So because we can't establish whether religious beliefs are TRUE, we can automatically reject the religious beliefs, and so you don't get to "impose" them on society.

Ten Minas Ministries said...

First, I would like to thank the individual who posted this comment. I am a firm believer that all perspectives be given an open and fair hearing in the marketplace of ideas. For that same reason, I firmly accept testing religious claims in the marketplace of ideas as well.

Please allow me a brief illustration to make the point of my response. Suppose I were to reply to you by saying: (1) There is amply evidence that God exists, (2) There is equally ample evidence that it is the Christian God and (3) There is extremely good authority of what this God believes about the issues raised.

Have I adequately responded to your points? Will you now walk away from our conversation believing that you should change your mind and that religious views should be considered relevant in the marketplace?

Permit me to venture a guess that you are no more convinced now than you were before I began to speak. Realistically, I would not expect you to be. Why not? Because all I have done is recite a number of conclusions without offering any evidence whatsoever to support them. I have given you no reason to accept that any of my conclusions are true.

Now looking back on your comment, that is what you have done as well. It is very easy to say that there is no evidence for a god. It is another matter to actually support that statement. In fact, there are numerous arguments for the existence of God: the ontological (one I do not personally accept, by the way), multiple variations of cosmological, teleological, moral, rational, etc. In making your statement that there is no evidence for a god, have you evaluated all these arguments and are you prepared to respond to them?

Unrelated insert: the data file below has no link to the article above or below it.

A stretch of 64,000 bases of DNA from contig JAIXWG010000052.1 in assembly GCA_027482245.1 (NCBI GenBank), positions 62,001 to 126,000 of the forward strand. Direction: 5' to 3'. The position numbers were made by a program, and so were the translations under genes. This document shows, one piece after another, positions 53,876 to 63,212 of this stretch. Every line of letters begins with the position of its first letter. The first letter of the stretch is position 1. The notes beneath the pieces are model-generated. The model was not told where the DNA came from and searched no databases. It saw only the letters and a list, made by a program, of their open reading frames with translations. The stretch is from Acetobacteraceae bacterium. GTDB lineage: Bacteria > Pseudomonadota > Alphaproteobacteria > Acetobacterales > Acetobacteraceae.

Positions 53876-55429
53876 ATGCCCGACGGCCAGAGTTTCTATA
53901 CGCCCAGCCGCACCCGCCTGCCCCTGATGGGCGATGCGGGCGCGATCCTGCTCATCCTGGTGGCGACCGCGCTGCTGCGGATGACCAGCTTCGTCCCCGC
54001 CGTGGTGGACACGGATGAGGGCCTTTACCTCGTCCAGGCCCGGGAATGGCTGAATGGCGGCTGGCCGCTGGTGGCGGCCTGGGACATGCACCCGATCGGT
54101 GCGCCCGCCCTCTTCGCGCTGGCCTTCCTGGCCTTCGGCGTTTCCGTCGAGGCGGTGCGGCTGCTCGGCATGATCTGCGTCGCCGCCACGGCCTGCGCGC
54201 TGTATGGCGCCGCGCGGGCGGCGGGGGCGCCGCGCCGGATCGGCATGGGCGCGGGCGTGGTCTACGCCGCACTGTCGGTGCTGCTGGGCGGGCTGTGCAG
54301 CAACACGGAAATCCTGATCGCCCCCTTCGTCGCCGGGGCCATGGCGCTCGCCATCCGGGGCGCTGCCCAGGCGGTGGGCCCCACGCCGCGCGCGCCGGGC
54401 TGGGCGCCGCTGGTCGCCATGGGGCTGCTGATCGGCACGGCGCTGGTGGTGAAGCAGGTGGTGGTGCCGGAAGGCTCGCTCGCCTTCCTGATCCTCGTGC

To name just a few examples, why is it you believe William Lane Craig's formulation of the kalam cosmological argument does not count as "evidence?" I would recommend Hugh Ross on the teleological argument, C.S. Lewis or Ravi Zacharias on the moral version, and Lewis and Alvin Plantinga on the rational. There is an entire field in the philosophy of religion devoted to evidence for a god, or often times specifically the Christian God. Simply stating that such evidence does not exist does not make your statement true. Plenty of evidence does exist. Whether it has been adequately refuted is a separate question. Far more is required to support your conclusions. Needless to say, I do not personally accept them.

The same point can be made about knowing how God feels on particular issues. You should look at the various arguments for the divine inspiration of the Bible combined with the work on textual criticism (I would especially recommend anything by Bruce Metzger on the latter).

I firmly believe that these positions should be debated in the public arena and should not be merely accepted on face value. Mormonism, for example, makes bold claims about large ancient civilizations for which not one iota of archaeological evidence has been discovered. But the mere fact that a perspective points to the divine should not per se disqualify it from consideration. That is my overall point.

Thank you again for your contribution.

Ken

MattD said...

Hi Ken,

Thank you for posting my comment. It did say that my comment was saved, but it just seemed to not get posted, it does seem that there was technical issue.

Okay, so you say there is evidence for those points. No, I will not walk away from the conversation, I will look at the evidence that is presented and see if it is valid. Now to the actual evidence.

Kalam Cosmological Argument fails, because if God doesn't have to begin to exist, then the universe doesn't have to begin to exist. It fails for the same reason the regular Cosmological Argument fails - you have to make an exception to it for your god. The Teleological Argument (the only argument still regularly used) fails, because we know of another process other than God that can produce things that LOOK DESIGNED - Evolution. Morality can be explained without a God by using the ideas of Kin Selection and Reciprocal Altruism. I don't know the Rational Argument, so I can't respond to that. All those arguments have been refuted many times already, it is a pity that I have to refute them one more time myself.